Manchester school receives glowing report from Ofsted

February 26, 2009

Manchester Mesivta has been assessed as a “good school with outstanding features” by Ofsted inspectors.

The inspectors reported that “the school is very successful in achieving its aim to develop in pupils a passion for learning”.

They were also impressed by the respect shown between the secondary school’s 200 pupils and by its leadership and management. Head Phaivish Pink provided clear direction and inspired staff with his love of the school and determination to improve its quality of education.


Cross-communal school appoints first head

February 19, 2009

A global search for the inaugur-al head of the Jewish Community Secondary School has ended with an appointment close to home.

Jeremy Stowe-Lindner, 35, has been chosen by the JCoSS governors to preside over the cross-communal school which opens in Barnet in September 2010. He is deputy head at Swakeleys Secondary School in Hillingdon but previously served two Barnet schools with a significant Jewish intake — Copthall and Mill Hill County. He has also worked with autistic children at a special school.


Hertsmere receives top marks

By Ben Jaglom, February 18, 2009

Hertsmere Jewish Primary School is celebrating an “outstanding” rating from Ofsted inspectors and a top score for Jewish studies from Pikuach assessors.

Ofsted found the curriculum “extremely well planned, including a remarkably effective balance between the secular curriculum and Jewish studies”. Tuition standards were excellent with staff ensuring “there are many opportunities for imagination and play, both indoors and outside”.


Rosh Pinah backtracks on changes

By Jay Grenby, February 18, 2009

Parents of pupils at Edgware’s Rosh Pinah Primary have cautiously welcomed a “climb-down” by the school over changes to its Jewish studies curriculum.

Last Friday, the JC reported parental anger at the removal of chumash and Rashi from the syllabus. On the same day parents were sent a letter from school leaders claiming “it was always intended that chumash would be incorporated and take its rightful place as an integral part of the Jewish studies curriculum”.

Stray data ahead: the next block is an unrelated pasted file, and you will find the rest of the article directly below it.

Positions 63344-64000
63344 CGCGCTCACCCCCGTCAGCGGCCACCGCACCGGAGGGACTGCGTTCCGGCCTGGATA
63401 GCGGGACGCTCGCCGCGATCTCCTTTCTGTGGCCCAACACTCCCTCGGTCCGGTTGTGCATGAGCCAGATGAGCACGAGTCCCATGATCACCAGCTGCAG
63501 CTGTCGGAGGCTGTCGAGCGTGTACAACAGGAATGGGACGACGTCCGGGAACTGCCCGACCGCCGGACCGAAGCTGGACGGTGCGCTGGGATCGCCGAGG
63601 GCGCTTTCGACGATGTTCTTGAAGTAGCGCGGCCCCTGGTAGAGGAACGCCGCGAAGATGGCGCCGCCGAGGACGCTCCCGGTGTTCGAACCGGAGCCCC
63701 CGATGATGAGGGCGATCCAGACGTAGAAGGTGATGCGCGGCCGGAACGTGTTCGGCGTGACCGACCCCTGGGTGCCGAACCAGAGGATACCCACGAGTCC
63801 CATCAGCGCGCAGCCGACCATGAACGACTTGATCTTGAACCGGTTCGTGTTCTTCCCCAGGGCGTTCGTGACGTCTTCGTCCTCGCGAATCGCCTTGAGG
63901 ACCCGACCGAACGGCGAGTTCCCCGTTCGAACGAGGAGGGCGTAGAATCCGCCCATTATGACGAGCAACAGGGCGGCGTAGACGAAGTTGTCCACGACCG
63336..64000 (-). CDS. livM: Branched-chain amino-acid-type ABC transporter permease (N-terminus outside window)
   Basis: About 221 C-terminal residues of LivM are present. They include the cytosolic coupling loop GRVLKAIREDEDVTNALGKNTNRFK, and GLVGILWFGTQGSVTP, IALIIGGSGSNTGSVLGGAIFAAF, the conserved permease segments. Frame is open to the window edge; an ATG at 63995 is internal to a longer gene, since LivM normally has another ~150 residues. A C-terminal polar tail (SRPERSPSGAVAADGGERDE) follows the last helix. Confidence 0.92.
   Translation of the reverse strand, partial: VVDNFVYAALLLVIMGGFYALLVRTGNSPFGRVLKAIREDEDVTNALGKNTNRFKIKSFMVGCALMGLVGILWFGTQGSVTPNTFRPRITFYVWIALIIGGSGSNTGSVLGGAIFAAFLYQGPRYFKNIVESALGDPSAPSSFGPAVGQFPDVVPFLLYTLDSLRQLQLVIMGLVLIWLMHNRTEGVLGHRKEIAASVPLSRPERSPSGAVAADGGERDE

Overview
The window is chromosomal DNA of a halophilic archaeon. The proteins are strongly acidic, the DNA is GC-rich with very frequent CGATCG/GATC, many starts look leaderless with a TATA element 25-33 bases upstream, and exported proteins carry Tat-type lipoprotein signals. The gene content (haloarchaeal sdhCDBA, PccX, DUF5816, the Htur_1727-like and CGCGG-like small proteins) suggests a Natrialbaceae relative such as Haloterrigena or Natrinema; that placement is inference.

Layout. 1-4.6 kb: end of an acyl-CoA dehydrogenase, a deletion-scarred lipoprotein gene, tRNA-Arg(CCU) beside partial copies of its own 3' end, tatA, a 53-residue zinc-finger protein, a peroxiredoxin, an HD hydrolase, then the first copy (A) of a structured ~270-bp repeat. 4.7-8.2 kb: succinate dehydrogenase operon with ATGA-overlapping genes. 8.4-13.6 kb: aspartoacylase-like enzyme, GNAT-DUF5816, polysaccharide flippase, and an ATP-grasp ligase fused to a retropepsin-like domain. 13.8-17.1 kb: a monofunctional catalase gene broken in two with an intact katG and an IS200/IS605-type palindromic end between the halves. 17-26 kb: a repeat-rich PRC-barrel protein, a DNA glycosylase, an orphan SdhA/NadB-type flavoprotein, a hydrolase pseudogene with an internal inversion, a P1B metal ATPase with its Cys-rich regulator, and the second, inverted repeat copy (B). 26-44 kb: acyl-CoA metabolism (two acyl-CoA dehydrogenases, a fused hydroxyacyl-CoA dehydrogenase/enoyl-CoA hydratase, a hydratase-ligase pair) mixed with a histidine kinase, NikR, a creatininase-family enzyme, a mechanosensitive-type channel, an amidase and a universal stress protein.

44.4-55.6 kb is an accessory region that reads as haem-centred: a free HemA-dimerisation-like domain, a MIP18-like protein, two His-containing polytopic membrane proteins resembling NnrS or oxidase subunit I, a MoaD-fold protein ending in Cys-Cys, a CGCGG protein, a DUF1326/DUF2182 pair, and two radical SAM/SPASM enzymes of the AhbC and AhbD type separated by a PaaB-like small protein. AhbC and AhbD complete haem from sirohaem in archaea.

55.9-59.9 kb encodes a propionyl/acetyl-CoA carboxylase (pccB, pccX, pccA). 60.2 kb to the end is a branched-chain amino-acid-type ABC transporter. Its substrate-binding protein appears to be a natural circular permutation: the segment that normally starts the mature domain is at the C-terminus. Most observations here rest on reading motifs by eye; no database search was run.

National Jewish studies curriculum in pipeline

By Simon Rocker, February 12, 2009

“You are leading the Crime Scene Investigation Team to investigate the first murder in the history of humanity,” the students are told.

A class for trainee detectives, perhaps? Not quite. It’s the opening of a pilot programme about Cain and Abel for secondary schools — part of a project intended to transform Jewish studies teaching in the UK.

The United Jewish Israel Appeal and the United Synagogue’s Agency for Jewish Education are hoping to create a national Jewish studies curriculum in mainstream Orthodox schools for children from five to 18.


Religious studies row at Edgware primary

By Jay Grenby, February 12, 2009

Parents of pupils at Edgware’s Rosh Pinah Primary have been angered by the removal of chumash and Rashi learning from the school’s curriculum following a review of Jewish studies provision.

At least 40 families — representing around 10 per cent of the school’s roll — are said to be deeply concerned at the move. Some are considering withdrawing their children or withholding payment of the voluntary contribution towards Jewish studies.


Birmingham school funding assured

By Cathy Forman, February 12, 2009

Birmingham Hebrew Congregation has refuted a claim that it will be withdrawing funding from the Jewish studies department of the city’s King David Primary.

The claim was made in a letter to the Birmingham Jewish Recorder by King David governors’ chair Dr Michael Wolffe, who warned that such a move would leave insufficient funds to meet the salaries of the two Jewish studies teachers.

An editorial about the issue in the Recorder had caused further disquiet.


Orthodox college goes bust

By Simon Rocker, December 30, 2008

The country’s only training college for teachers wanting to work at strictly Orthodox day schools has been forced to close.

Donors were not able to secure enough funds to maintain MST College, which opened in Hendon, North London in 1979.

Michael Cohen, its principal, said: “We got no government or local authority funding. We survived with an income from our students which was about a third of the costs, while the rest came from supporters.


School gets better Ofsted marks

By Clarissa Sebag-Montefiore, December 30, 2008

An Orthodox boys’ school placed on special measures by Ofsted in 2006 as “inadequate” is celebrating an improved inspection report.

Pardes House Primary in Finchley, North-West London is now rated as “satisfactory” by Ofsted, which noted: “The headteacher, the menahel [religious principal] and the governors have a shared will and determination to bring continuing and sustained improvement.”


Faith schools report attacked

By Leon Symons, December 11, 2008

A report calling for faith schools to stop selecting on the basis of pupils’ religion has been heavily criticised.

The Runnymede Trust’s report, Right to Divide? Faith Schools and Community Cohesion, says that “if faith schools are convinced of their relevance for society, then that should apply equally for all children”.

It questioned the commitment of faith schools to the government’s social cohesion programme and said: “Too often, there remains a resistance to learning about other faiths.”

Parents, said the report, can use faith as a means of ensuring social